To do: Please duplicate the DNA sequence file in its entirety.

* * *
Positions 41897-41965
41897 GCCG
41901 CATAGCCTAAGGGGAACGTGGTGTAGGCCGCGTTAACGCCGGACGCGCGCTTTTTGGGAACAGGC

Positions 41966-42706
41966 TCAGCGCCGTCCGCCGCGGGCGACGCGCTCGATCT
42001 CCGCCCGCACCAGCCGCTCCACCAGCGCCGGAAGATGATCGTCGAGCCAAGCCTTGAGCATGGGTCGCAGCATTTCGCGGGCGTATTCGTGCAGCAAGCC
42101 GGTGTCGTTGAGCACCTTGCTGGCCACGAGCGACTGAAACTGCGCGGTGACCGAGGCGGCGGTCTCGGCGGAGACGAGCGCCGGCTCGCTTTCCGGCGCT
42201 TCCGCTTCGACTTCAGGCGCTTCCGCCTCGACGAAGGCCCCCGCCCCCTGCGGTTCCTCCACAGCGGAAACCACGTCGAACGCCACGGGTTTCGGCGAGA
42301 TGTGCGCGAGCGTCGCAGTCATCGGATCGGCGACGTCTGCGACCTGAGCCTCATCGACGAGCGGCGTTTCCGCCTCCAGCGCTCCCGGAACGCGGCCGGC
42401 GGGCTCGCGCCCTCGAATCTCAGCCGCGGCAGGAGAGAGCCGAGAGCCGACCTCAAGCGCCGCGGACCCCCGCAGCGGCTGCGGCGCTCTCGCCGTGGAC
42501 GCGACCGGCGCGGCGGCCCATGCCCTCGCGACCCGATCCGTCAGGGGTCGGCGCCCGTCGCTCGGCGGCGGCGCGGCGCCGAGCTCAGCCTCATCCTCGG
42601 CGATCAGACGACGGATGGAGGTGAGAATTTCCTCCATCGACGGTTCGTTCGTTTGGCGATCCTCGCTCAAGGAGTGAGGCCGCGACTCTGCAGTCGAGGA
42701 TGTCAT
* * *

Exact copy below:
Positions 41897-41965
41897 GCCG
41901 CATAGCCTAAGGGGAACGTGGTGTAGGCCGCGTTAACGCCGGACGCGCGCTTTTTGGGAACAGGC

Positions 41966-42706
41966 TCAGCGCCGTCCGCCGCGGGCGACGCGCTCGATCT
42001 CCGCCCGCACCAGCCGCTCCACCAGCGCCGGAAGATGATCGTCGAGCCAAGCCTTGAGCATGGGTCGCAGCATTTCGCGGGCGTATTCGTGCAGCAAGCC
42101 GGTGTCGTTGAGCACCTTGCTGGCCACGAGCGACTGAAACTGCGCGGTGACCGAGGCGGCGGTCTCGGCGGAGACGAGCGCCGGCTCGCTTTCCGGCGCT
42201 TCCGCTTCGACTTCAGGCGCTTCCGCCTCGACGAAGGCCCCCGCCCCCTGCGGTTCCTCCACAGCGGAAACCACGTCGAACGCCACGGGTTTCGGCGAGA
42301 TGTGCGCGAGCGTCGCAGTCATCGGATCGGCGACGTCTGCGACCTGAGCCTCATCGACGAGCGGCGTTTCCGCCTCCAGCGCTCCCGGAACGCGGCCGGC
42401 GGGCTCGCGCCCTCGAATCTCAGCCGCGGCAGGAGAGAGCCGAGAGCCGACCTCAAGCGCCGCGGACCCCCGCAGCGGCTGCGGCGCTCTCGCCGTGGAC
42501 GCGACCGGCGCGGCGGCCCATGCCCTCGCGACCCGATCCGTCAGGGGTCGGCGCCCGTCGCTCGGCGGCGGCGCGGCGCCGAGCTCAGCCTCATCCTCGG
42601 CGATCAGACGACGGATGGAGGTGAGAATTTCCTCCATCGACGGTTCGTTCGTTTGGCGATCCTCGCTCAAGGAGTGAGGCCGCGACTCTGCAGTCGAGGA
42701 TGTCAT